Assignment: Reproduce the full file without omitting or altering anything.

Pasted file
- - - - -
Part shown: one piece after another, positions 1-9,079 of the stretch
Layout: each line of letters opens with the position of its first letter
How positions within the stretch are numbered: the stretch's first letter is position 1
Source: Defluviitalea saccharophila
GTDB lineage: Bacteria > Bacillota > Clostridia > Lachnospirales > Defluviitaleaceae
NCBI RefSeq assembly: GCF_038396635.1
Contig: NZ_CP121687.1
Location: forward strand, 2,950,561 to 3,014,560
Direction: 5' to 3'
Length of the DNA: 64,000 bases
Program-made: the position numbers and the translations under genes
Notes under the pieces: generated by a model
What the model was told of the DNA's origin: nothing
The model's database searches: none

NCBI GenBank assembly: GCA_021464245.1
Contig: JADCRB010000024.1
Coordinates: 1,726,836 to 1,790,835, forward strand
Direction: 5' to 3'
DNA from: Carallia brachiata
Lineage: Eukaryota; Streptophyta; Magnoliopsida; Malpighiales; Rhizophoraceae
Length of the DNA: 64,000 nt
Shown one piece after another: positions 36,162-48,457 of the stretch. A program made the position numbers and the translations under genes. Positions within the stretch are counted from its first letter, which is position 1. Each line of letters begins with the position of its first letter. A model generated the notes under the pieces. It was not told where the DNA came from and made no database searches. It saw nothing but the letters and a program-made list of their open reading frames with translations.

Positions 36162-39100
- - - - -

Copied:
Part shown: one piece after another, positions 1-9,079 of the stretch
Layout: each line of letters opens with the position of its first letter
How positions within the stretch are numbered: the stretch's first letter is position 1
Source: Defluviitalea saccharophila
GTDB lineage: Bacteria > Bacillota > Clostridia > Lachnospirales > Defluviitaleaceae
NCBI RefSeq assembly: GCF_038396635.1
Contig: NZ_CP121687.1
Location: forward strand, 2,950,561 to 3,014,560
Direction: 5' to 3'
Length of the DNA: 64,000 bases
Program-made: the position numbers and the translations under genes
Notes under the pieces: generated by a model
What the model was told of the DNA's origin: nothing
The model's database searches: none

NCBI GenBank assembly: GCA_021464245.1
Contig: JADCRB010000024.1
Coordinates: 1,726,836 to 1,790,835, forward strand
Direction: 5' to 3'
DNA from: Carallia brachiata
Lineage: Eukaryota; Streptophyta; Magnoliopsida; Malpighiales; Rhizophoraceae
Length of the DNA: 64,000 nt
Shown one piece after another: positions 36,162-48,457 of the stretch. A program made the position numbers and the translations under genes. Positions within the stretch are counted from its first letter, which is position 1. Each line of letters begins with the position of its first letter. A model generated the notes under the pieces. It was not told where the DNA came from and made no database searches. It saw nothing but the letters and a program-made list of their open reading frames with translations.

Positions 36162-39100